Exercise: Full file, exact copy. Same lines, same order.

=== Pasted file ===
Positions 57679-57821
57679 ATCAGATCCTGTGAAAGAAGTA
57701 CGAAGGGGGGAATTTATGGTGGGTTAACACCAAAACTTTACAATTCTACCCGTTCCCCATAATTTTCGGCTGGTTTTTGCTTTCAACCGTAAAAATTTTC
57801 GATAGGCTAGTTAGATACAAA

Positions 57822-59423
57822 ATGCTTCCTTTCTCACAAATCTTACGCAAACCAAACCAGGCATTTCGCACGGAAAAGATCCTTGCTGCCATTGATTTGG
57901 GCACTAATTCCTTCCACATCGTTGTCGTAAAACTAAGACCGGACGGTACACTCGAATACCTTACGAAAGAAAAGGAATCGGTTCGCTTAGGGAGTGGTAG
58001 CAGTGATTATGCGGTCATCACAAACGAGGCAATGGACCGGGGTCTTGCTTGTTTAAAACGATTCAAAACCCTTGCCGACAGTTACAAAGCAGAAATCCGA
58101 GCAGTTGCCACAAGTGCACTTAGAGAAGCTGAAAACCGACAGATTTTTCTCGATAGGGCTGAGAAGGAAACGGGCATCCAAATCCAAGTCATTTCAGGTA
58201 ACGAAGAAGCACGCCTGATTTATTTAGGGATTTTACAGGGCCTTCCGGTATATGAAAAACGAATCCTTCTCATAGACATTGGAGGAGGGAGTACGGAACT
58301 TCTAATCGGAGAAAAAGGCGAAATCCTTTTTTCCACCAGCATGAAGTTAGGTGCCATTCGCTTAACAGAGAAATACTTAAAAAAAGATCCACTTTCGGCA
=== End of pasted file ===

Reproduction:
Positions 57679-57821
57679 ATCAGATCCTGTGAAAGAAGTA
57701 CGAAGGGGGGAATTTATGGTGGGTTAACACCAAAACTTTACAATTCTACCCGTTCCCCATAATTTTCGGCTGGTTTTTGCTTTCAACCGTAAAAATTTTC
57801 GATAGGCTAGTTAGATACAAA

Positions 57822-59423
57822 ATGCTTCCTTTCTCACAAATCTTACGCAAACCAAACCAGGCATTTCGCACGGAAAAGATCCTTGCTGCCATTGATTTGG
57901 GCACTAATTCCTTCCACATCGTTGTCGTAAAACTAAGACCGGACGGTACACTCGAATACCTTACGAAAGAAAAGGAATCGGTTCGCTTAGGGAGTGGTAG
58001 CAGTGATTATGCGGTCATCACAAACGAGGCAATGGACCGGGGTCTTGCTTGTTTAAAACGATTCAAAACCCTTGCCGACAGTTACAAAGCAGAAATCCGA
58101 GCAGTTGCCACAAGTGCACTTAGAGAAGCTGAAAACCGACAGATTTTTCTCGATAGGGCTGAGAAGGAAACGGGCATCCAAATCCAAGTCATTTCAGGTA
58201 ACGAAGAAGCACGCCTGATTTATTTAGGGATTTTACAGGGCCTTCCGGTATATGAAAAACGAATCCTTCTCATAGACATTGGAGGAGGGAGTACGGAACT
58301 TCTAATCGGAGAAAAAGGCGAAATCCTTTTTTCCACCAGCATGAAGTTAGGTGCCATTCGCTTAACAGAGAAATACTTAAAAAAAGATCCACTTTCGGCA